On average, our body renews 98% of all cells in one year. Our brain is mostly preoccupied with things that are either new or changing, and tends to “ignore” information that is constant or the same as that of other sensory systems. So, how is it then that we find it so comfortable when things stay the same? How can it be that we like our comfort zone, when clearly, our body and brain do not?
Take the humming of your PC, the feeling of your underwear, or maybe the light coming from above. Before I mentioned them, chances are you were not aware of any of it, as you were not only preoccupied with reading this, but also, your brain has filtered out this information in order to concentrate on any new input. This means, that we are wired up for change, on a neurological level.
So, when someone comes to me with a problem, my first question usually is: “How on earth can you manage to hang on to that, knowing that your neurology is fighting against you?!” Popular self help books say that you should leave your comfort zone, and even break your routines and do something differently every day (sometimes as benign as putting on your socks in a different order), yet I believe that is must be a real effort to actually stay in your comfort zone. You create it anew every single day!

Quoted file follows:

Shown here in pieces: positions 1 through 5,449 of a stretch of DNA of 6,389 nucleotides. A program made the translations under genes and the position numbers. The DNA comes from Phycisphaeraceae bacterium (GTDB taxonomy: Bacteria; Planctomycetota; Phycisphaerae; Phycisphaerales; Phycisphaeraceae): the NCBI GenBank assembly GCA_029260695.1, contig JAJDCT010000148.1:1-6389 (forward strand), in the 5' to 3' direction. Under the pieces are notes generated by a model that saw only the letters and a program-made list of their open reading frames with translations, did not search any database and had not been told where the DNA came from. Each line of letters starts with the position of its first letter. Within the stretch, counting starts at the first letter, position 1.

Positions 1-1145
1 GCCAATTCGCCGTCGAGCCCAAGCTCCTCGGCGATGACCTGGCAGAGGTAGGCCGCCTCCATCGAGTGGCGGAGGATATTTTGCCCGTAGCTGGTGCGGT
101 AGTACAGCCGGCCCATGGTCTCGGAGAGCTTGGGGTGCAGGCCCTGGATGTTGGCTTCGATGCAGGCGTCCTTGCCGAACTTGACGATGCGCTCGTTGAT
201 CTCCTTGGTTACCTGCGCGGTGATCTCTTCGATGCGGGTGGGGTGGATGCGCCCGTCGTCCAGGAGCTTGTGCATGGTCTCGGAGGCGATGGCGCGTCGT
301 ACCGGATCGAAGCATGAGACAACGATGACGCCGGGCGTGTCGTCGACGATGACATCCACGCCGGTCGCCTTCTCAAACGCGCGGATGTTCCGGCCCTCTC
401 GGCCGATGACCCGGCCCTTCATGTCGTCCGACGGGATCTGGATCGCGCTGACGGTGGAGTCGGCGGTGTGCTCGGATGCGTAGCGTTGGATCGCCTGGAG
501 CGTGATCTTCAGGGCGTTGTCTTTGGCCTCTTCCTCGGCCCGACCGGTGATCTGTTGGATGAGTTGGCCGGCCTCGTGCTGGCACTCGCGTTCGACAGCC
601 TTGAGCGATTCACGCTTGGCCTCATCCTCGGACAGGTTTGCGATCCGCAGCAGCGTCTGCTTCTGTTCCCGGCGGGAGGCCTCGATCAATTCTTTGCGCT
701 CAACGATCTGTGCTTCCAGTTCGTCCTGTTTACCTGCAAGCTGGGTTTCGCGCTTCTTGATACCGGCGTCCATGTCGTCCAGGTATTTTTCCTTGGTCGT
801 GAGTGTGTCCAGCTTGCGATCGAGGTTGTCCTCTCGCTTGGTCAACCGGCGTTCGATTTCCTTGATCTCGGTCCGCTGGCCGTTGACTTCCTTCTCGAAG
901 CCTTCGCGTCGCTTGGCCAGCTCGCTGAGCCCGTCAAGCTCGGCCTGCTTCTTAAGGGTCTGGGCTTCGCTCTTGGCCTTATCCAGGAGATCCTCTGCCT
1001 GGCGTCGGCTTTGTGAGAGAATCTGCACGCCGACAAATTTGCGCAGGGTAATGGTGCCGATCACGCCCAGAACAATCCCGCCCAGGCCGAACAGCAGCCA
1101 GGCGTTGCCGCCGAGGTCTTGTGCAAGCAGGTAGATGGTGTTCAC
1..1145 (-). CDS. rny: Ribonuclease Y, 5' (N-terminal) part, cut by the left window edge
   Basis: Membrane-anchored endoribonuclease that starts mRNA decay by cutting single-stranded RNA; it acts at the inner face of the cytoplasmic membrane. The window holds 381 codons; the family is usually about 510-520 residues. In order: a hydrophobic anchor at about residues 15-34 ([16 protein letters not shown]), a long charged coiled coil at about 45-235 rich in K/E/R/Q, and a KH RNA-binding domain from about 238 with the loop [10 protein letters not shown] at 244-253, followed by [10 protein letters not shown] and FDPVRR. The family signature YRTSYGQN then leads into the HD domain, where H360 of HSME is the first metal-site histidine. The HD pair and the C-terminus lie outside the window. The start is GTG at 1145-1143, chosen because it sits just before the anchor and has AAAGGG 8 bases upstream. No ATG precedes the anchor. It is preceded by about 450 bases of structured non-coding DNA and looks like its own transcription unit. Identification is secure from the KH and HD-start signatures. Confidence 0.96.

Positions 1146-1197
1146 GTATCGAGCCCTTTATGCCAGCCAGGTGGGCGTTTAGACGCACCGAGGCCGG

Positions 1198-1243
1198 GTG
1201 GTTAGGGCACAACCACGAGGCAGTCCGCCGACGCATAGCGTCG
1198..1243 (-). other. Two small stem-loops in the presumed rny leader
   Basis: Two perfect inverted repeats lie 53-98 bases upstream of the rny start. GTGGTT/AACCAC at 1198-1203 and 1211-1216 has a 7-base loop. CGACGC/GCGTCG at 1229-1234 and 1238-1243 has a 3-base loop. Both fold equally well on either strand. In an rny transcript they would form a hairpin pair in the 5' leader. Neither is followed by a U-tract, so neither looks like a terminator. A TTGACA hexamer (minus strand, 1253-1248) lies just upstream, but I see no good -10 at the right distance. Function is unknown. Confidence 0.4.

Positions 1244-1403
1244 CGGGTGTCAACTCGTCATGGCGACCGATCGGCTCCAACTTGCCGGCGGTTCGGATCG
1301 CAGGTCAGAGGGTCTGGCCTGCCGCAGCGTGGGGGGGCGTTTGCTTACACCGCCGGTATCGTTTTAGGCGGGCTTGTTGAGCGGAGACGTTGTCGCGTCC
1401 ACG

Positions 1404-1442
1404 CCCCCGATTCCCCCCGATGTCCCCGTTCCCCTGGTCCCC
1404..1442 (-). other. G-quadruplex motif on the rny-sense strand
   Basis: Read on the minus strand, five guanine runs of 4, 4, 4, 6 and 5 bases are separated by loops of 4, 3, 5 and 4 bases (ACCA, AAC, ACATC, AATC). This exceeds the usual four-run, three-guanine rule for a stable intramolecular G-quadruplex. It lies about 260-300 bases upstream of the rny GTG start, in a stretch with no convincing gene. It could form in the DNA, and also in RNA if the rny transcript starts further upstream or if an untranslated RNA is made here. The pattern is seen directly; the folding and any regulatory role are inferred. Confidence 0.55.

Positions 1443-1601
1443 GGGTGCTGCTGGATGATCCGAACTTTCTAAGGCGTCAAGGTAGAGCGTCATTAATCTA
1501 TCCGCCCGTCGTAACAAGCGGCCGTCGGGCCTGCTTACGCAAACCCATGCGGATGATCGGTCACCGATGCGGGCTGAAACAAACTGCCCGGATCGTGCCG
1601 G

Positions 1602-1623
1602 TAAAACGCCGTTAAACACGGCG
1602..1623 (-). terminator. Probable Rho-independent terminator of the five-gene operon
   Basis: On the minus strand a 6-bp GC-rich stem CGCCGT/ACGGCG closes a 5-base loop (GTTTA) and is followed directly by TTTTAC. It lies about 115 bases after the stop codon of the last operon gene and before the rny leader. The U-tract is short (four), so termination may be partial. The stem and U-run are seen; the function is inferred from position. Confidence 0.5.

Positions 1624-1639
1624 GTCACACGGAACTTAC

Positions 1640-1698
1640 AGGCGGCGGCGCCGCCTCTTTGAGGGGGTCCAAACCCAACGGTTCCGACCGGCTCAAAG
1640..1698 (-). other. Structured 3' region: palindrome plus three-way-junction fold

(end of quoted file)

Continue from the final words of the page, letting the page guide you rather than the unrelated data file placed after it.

Of course, a certain order is a good thing. You should by all means have some kind of a routine, yet realize that all you are is change, and thus changing something you don’t want in your life is really easy. It is much more of an effort to hang to to some things than it is to let go, and many times it is best just to let go…after all, your brain and body do it all the time!! And the more you decide to change into who you want to be, the more your neurology will rewire itself to do just that.
Neuroplasticity (rewiring of the brain), was thought to end at the age of 20 or happen only to victims of severe accidents (if someone loses their sight in an accident, the visual cortex can be reassigned to compute auditory or kinaesthetic signals). However, by studying London’s cab driver, it was found that this rewiring takes place all the time. Furthermore, after making brainscans of Buddhist monks while meditating and comparing them to “regular” people, it was found that the monks had stronger connections for altruistic love and joy. This then means that any state is a matter of training!
All we are is change, and the more we realize that, the more we can achieve our full potential!